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Mickey's Toontown Fair: The Cartoon Tale Behind Magic Kingdom's Only Lost Land

Mickey’s Toontown (Disneyland – 1993)

Click and expand for a larger and more detailed view. Image: Disney

Plans for Roger Rabbit’s Toontown Trolley had been axed from the Disney-MGM Studios since the expansion it was a part of relied on a Dick Tracy E-Ticket. And while Disneyland in California could’ve still gone forward with a standalone Roger Rabbit ride in a purpose-built Hollywoodland as rumored, instead the long-running desire for a Roger Rabbit ride joined with the potential of a Mickey Mouse themed land… and unlike Florida’s, California’s would be permanent.

Disneyland would build a Toontown of its own; a colorful, cartoon cityscape, stretched and squashed as if captured in mid-frame as buildings bounce in Fleischer and Walter Lantz style.

Click and expand for a larger and more detailed view. Image: Disney

Set into the rolling Toontown Hills, this Technicolor town would finally provide a permanent answer to the question of where Mickey and friends lived. And though Mickey's Toontown might not have much in common with the darker, '40s-inspired Toontown of Roger Rabbit, the land would serve as a fitting home for both.

So in 1993, Disneyland gained its seventh themed land: Mickey’s Toontown. Constructed outside of the park’s protective, tree-lined berm, the land can only be accessed by passing through a portal under the Disneyland Railroad, where the real world melts into a gag-filled animated cityscape.

Image: Disney

The city is divided into two regions: the first is a “Residential” neighborhood featuring Donald’s Boat spray-ground, Chip ‘n Dale Treehouse, Mickey’s House and Minnie’s House walkthrough meet-and-greets, Goofy’s Playhouse, and interactive props, gags, photo spots, and Easter eggs throughout. One of the land’s signature attractions is Gadgets Go Coaster, a family roller coaster themed to the inventive mouse from Disney Channel’s Chip ‘n Dale Rescue Rangers TV series.

Image: Disney

Toontown also has a “Downtown” district that includes shopping and dining, the Toontown Trolley (now stationary, but previously traveling between the two regions of town), and the Toontown Cab Company, home to Roger Rabbit’s Car Toon Spin – a black-light, kinetic, clever dark ride through Toontown aboard Lenny the Cab!

On-board, riders control the spin of their vehicle (Mad Tea Party style) even as the dark ride navigates the twisted roadways of Toontown running from the sinister weasels and their attempts to use the toxic “Dip” to erase us. It's a disorienting dark ride that features some spectacular how'd-they-do-that effects that continue to be surprising, even after multiple rides. You can see a video of Roger Rabbit’s Car Toon Spin at Disneyland here:

While the Toontown embodied on Roger Rabbit’s dark ride may be the dark, twisted, 1940s underbelly of the more whimsical, timeless world depicted in Mickey’s Toontown outside, it’s interesting to consider the role that Roger Rabbit played in today’s story. Because even though Magic Kingdom has never hosted a Roger Rabbit ride, the Toontown he inspired in California served as the jumping off point for Magic Kingdom’s lost land...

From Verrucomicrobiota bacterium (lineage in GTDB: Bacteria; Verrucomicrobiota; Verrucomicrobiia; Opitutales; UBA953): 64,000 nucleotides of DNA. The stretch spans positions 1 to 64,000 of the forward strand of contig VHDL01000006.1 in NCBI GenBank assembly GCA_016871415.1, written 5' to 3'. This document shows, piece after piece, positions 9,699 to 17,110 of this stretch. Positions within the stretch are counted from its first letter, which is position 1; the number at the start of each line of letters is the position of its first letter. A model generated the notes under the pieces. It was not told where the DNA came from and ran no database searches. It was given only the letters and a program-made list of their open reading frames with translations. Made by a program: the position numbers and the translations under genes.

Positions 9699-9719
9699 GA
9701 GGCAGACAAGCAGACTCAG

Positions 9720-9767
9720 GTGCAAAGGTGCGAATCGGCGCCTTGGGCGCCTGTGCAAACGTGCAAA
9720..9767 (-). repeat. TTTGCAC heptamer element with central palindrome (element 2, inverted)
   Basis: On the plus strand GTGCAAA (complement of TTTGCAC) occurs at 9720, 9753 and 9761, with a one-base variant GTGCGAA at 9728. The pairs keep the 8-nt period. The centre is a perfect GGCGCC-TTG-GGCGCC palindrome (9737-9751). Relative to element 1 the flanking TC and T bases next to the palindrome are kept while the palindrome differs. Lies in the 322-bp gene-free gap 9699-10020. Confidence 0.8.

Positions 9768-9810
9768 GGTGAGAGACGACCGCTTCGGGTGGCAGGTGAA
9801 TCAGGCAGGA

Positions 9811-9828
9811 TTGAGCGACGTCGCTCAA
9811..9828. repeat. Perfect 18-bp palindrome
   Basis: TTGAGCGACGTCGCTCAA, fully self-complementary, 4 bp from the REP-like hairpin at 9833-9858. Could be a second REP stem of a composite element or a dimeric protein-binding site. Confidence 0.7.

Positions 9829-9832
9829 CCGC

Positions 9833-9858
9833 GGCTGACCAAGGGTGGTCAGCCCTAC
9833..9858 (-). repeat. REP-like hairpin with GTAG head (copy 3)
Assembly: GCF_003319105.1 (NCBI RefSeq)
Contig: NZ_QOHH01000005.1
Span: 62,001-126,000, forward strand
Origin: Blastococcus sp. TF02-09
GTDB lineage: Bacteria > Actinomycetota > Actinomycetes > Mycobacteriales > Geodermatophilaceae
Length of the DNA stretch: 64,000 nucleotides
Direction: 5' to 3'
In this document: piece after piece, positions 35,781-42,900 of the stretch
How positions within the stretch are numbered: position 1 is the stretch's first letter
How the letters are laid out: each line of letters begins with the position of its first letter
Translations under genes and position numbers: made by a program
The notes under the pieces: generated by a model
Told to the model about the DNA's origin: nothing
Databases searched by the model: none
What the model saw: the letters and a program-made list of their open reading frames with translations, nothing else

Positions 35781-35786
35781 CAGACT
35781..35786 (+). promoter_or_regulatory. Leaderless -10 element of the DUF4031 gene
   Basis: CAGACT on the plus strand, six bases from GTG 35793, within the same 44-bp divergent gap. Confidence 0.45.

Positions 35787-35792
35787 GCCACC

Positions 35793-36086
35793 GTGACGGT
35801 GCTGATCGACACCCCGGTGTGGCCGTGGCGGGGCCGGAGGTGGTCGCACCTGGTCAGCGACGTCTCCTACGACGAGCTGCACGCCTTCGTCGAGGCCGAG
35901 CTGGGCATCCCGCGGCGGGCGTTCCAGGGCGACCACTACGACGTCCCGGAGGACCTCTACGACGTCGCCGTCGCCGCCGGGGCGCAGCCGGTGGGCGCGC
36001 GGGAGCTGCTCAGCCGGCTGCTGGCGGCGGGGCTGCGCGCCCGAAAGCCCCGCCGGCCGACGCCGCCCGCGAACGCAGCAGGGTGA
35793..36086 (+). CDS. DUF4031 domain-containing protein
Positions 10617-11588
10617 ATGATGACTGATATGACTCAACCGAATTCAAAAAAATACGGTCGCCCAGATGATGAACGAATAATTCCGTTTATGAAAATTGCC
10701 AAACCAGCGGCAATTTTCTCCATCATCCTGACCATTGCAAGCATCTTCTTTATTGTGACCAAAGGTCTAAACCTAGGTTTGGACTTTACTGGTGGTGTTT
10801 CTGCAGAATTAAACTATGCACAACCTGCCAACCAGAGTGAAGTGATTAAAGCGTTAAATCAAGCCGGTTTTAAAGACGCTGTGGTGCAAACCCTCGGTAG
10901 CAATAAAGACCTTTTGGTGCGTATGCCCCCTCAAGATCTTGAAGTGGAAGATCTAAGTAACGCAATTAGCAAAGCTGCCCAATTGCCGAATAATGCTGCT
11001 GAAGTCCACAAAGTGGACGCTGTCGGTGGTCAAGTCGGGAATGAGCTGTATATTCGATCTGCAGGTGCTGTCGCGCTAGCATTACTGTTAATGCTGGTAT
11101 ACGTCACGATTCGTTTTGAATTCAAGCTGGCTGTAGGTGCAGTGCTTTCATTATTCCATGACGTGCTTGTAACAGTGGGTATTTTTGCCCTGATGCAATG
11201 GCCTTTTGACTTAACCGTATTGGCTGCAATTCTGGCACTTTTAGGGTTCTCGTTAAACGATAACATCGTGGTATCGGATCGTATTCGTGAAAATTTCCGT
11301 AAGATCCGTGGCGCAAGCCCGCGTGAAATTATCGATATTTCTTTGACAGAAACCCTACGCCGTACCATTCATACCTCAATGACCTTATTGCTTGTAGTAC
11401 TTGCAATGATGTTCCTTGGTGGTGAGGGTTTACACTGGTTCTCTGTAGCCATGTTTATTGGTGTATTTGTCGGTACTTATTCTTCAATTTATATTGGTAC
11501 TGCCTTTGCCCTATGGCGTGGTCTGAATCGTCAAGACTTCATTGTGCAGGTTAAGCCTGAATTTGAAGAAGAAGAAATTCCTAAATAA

Mickey’s Birthdayland opened in June 1988. It was never meant to last.

After a 60th birthday lasting more than two years, the land was renamed Mickey’s Starland in 1990, simply replacing the Mickey's Birthday Surprise show with Mickey's Starland Show incorporating the Disney Afternoon characters.

Across the country, the 1993 opening of Mickey’s Toontown at Disneyland offered a more permanent version of the concept, giving Mickey his own custom-built land that was quite a bit more convincing than Magic Kingdom’s temporary version, if only by way of featuring actual, permanent attractions and a connection to Who Framed Roger Rabbit?.

Image: Disney, via

Two years after the opening of Toontown, Magic Kingdom’s still-technically-temporary land was briefly renamed Mickey’s Toyland for the 1995 holiday season, still without a ride. But designers were working on a way to make Mickey's Magic Kingdom land feel a little more permanent.

When it re-opened on October 1, 1996 – Walt Disney World’s 25th anniversary – it had undergone more than just a name change…

Mickey’s Toontown Fair (Florida – 1996)

“Where does Mickey Mouse live?”

He lives in Toontown, of course…! That’s where you’ll find a bustling town of cartoon stars nestled into the Toontown Hills; it's a metropolis for Mickey and friends, complete with their homes and gardens in a cozy neighborhood and a frantic downtown district. And if you want to see that, you’ll need to go to Disneyland all the way out in California. Like most of us, Mickey only calls one place home.

Image: Disney, via